Protecting or Gaining a Security Clearance When Accused of a Crime

            In the Washington D.C area there are a large number of federal employees, members of the military, federal contractors, military contractors and subcontractors that rely on their security clearances to earn a living and do their jobs. Being accused of crime or a criminal conviction can result in an individual being denied a clearance or losing clearance that was already granted.

            The mere accusation of criminal activity without a criminal conviction, if not proven false, could result in an adverse effect on security clearances. Surprisingly, a conviction for alleged criminal conduct is not needed to revoke or deny security clearance. Not only could a criminal conviction or allegation result in the loss of a clearance but also the allegation of a drinking problem, drug problem or criminal sexual behavior could also result in the loss or denial of a clearance.

            As it pertains to alleged criminal conduct, the best and most sure-fire way to protect a security clearance, is to hire an aggressive Washington D.C criminal defense attorney that will not only win your case but clear your name. At Kurtz and Peters, we strive to aggressively defend every single case as if we are personally accused of a crime we did not commit.  If your security clearance is in jeopardy call us today !  (301) 795-8272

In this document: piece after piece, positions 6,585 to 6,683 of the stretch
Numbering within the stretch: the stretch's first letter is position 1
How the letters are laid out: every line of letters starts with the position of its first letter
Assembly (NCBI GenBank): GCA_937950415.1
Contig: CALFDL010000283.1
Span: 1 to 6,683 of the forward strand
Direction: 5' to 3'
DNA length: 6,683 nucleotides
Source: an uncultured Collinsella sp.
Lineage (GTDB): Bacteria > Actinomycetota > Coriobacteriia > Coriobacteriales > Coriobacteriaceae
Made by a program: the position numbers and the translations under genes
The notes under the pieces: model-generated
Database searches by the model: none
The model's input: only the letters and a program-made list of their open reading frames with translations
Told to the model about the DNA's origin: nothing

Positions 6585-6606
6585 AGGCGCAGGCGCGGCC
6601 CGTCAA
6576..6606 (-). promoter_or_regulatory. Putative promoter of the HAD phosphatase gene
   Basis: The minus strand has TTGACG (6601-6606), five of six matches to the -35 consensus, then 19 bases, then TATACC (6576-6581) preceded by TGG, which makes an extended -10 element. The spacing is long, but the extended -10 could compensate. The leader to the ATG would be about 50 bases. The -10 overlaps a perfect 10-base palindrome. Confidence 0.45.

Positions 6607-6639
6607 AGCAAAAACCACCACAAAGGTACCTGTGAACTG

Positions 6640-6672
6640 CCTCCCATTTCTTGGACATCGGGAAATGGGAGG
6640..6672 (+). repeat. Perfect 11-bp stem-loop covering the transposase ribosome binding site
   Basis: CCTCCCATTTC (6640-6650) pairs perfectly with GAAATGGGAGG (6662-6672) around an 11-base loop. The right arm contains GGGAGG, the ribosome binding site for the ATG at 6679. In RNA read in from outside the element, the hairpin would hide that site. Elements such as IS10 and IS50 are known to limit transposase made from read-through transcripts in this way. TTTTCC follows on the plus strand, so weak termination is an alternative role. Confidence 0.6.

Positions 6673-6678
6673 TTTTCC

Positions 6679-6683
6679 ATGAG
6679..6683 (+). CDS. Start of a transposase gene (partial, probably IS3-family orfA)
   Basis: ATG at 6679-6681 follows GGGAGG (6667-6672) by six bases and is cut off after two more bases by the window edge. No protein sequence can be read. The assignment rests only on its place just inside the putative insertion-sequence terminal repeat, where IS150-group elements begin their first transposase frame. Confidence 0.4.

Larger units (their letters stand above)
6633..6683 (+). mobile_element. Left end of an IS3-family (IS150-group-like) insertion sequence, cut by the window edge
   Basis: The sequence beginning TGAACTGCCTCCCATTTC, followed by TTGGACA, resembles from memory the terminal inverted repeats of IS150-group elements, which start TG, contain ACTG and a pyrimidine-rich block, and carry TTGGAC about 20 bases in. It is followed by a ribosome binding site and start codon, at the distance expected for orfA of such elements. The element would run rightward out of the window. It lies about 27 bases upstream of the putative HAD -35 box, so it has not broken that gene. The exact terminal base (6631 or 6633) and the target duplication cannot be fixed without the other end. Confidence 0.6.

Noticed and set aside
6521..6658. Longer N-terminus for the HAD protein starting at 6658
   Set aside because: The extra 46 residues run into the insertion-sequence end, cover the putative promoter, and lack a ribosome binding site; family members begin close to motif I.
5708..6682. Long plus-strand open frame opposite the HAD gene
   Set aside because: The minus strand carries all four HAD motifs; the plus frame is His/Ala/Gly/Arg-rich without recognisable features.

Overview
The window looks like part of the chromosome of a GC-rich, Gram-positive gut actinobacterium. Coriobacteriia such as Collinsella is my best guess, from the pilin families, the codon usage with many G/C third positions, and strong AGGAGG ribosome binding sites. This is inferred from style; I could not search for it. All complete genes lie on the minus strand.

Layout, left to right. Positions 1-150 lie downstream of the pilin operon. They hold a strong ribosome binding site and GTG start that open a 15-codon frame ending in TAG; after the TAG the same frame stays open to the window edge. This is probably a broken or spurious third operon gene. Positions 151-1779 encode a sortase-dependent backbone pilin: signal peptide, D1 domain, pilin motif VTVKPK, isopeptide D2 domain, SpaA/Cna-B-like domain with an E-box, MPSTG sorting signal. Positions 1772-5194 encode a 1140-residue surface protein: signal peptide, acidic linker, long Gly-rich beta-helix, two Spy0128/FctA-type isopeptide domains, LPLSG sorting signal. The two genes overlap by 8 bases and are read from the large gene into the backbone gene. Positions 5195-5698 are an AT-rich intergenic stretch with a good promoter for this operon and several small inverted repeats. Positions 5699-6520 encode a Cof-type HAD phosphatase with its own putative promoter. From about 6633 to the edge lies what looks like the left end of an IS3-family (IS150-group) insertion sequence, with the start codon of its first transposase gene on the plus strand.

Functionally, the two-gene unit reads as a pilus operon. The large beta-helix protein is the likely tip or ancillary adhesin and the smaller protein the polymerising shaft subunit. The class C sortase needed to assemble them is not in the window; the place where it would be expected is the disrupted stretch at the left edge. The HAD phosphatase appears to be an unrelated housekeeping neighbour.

Below are the potential guidelines used by the government when evaluating the effect of criminal conduct on a security clearance: (Please note these guidelines are not all inclusive. They are to be used as a guide not to be used to replace qualified legal advice. Every situation is different and must be evaluated on a case by case basis)

Conditions that could raise a security concern and may be disqualifying include:

(a) a single serious crime or multiple lesser offenses;

(b) discharge or dismissal from the Armed Forces under dishonorable conditions;

(c) allegation or admission of criminal conduct, regardless of whether the person was formally charged, formally prosecuted or convicted;

(d) individual is currently on parole or probation;

(e) violation of parole or probation, or failure to complete a court-mandated rehabilitation program.

Conditions that could raise a security concern and may be disqualifying include:

(a) sexual behavior of a criminal nature, whether or not the individual has been prosecuted;

(b) a pattern of compulsive, self-destructive, or high-risk sexual behavior that the person is unable to stop or that may be symptomatic of a personality disorder;

(c) sexual behavior that causes an individual to be vulnerable to coercion, exploitation, or duress;

(d) sexual behavior of a public nature and/or that which reflects lack of discretion or judgment.

Conditions that could raise a security concern and may be disqualifying include:

(a) alcohol-related incidents away from work, such as driving while under the influence, fighting, child or spouse abuse, disturbing the peace, or other incidents of concern, regardless of whether the individual is diagnosed as an alcohol abuser or alcohol dependent;